I did not intend to be on a boat riding towards Finland.
I didn’t even intend to go to Estonia or even to Latvia for that matter. This foray into the upper Baltic states all started when I was sitting in the Warsaw airport with two boarding passes in my hand: one to Riga and another from Riga to Vilnius, Latvia. I looked at them both and then threw the latter one in the trash.
I decided that I would stay for a while in Latvia. This sentiment led to Estonia, which, apparently, also led to Finland.
Last night I was walking around the port area of Tallinn and saw the passenger terminal. Why not go for a boat ride? I went in and asked where they had boats to.
Helsinki? Why not? I’ve never been to Helsinki before.
The ticket wasn’t too costly and I figured that I could just work on the boat — a floating office of sorts.
I was out of the hostel a little before six in the morning. I got a coffee and a cinnamon bun — some kind of discount combo package — at a gas station and walked over to the ferry port.
The ferry boarded and departed on the exact minutes it was scheduled to. At 7:30 the engines were revved and we were pulling out of the harbor.
I’ve been on many ferries during the course of this 16+ year journey, and they are usually rusted out hulks with wavering floatability. I have to admit that after riding around on the sledges that count as ferries on the lower Yangtze and perpetual sinkers of Indonesia, I was perhaps easy to impress, but this Baltic ferry was among the nicest that I’ve ever ridden.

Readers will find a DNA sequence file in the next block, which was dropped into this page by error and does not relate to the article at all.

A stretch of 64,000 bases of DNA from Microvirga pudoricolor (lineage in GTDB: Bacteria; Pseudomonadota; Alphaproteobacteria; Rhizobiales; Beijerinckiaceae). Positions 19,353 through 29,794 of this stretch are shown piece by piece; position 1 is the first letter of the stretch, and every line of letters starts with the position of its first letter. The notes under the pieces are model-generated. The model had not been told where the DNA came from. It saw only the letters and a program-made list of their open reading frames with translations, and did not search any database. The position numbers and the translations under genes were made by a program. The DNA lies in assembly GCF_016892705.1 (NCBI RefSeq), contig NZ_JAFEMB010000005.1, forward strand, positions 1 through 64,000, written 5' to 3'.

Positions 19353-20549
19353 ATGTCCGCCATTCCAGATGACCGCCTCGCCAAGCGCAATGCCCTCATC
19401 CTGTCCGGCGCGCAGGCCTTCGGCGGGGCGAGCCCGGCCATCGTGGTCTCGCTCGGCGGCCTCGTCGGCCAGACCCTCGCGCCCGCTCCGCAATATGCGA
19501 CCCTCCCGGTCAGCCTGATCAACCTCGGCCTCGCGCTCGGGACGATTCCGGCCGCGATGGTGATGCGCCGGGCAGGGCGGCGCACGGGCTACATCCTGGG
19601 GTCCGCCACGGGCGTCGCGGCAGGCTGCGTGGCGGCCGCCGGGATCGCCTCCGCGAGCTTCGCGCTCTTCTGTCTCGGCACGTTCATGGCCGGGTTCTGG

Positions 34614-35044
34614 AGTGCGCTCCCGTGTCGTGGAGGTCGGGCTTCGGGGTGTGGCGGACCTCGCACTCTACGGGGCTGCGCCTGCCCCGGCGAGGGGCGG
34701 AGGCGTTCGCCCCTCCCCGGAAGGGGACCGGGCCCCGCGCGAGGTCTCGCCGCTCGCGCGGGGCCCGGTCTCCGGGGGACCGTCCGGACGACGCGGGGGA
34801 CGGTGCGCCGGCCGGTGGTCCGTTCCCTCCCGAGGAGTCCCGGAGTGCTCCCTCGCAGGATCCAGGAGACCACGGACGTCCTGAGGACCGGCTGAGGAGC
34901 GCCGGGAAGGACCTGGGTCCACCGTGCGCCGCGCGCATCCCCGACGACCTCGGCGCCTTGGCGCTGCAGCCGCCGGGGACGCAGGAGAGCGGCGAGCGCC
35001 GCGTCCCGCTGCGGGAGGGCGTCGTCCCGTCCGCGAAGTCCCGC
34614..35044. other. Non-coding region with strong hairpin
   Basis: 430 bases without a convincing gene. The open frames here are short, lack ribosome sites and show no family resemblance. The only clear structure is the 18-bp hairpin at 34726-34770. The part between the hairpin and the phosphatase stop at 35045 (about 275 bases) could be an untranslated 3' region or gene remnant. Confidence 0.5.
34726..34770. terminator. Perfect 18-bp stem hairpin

The boat itself was like a sea-going shopping mall: it was all places to dine, drink, and spend money. There wasn’t even a seating area for cash-strapped plebians: you either had to sit in some bar or restaurant or hang out in the stairwell with the other urchins.
Or maybe this ferry was more like a sea-going casino, as there were gaming machines stuffed in every cranny that had enough free floor space to hold one. Gambling is my family’s pastime. I sacrificed five euro for nostalgia’s sake.
I set up a little office in the far rear of the ship before some huge windows with a view of the sea we’d just passed through. I kicked my feet up on the sill and alternated between staring off empty and working.
In two hours flat I was docked in the port of Helsinki.